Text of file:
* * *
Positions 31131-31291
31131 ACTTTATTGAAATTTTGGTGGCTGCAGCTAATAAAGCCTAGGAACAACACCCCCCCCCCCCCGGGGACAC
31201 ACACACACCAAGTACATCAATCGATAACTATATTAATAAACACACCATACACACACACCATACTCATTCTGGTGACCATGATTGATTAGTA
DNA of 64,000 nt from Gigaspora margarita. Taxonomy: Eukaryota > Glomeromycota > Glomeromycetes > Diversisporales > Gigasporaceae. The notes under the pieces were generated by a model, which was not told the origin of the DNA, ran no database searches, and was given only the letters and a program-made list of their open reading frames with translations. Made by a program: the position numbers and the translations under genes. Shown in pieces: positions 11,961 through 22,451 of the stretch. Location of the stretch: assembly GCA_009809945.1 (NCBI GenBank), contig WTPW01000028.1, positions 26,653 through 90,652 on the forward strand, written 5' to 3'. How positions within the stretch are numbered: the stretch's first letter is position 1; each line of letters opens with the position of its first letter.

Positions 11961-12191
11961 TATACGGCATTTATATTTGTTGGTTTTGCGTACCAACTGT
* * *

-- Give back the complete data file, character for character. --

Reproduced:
Positions 31131-31291
31131 ACTTTATTGAAATTTTGGTGGCTGCAGCTAATAAAGCCTAGGAACAACACCCCCCCCCCCCCGGGGACAC
31201 ACACACACCAAGTACATCAATCGATAACTATATTAATAAACACACCATACACACACACCATACTCATTCTGGTGACCATGATTGATTAGTA
DNA of 64,000 nt from Gigaspora margarita. Taxonomy: Eukaryota > Glomeromycota > Glomeromycetes > Diversisporales > Gigasporaceae. The notes under the pieces were generated by a model, which was not told the origin of the DNA, ran no database searches, and was given only the letters and a program-made list of their open reading frames with translations. Made by a program: the position numbers and the translations under genes. Shown in pieces: positions 11,961 through 22,451 of the stretch. Location of the stretch: assembly GCA_009809945.1 (NCBI GenBank), contig WTPW01000028.1, positions 26,653 through 90,652 on the forward strand, written 5' to 3'. How positions within the stretch are numbered: the stretch's first letter is position 1; each line of letters opens with the position of its first letter.

Positions 11961-12191
11961 TATACGGCATTTATATTTGTTGGTTTTGCGTACCAACTGT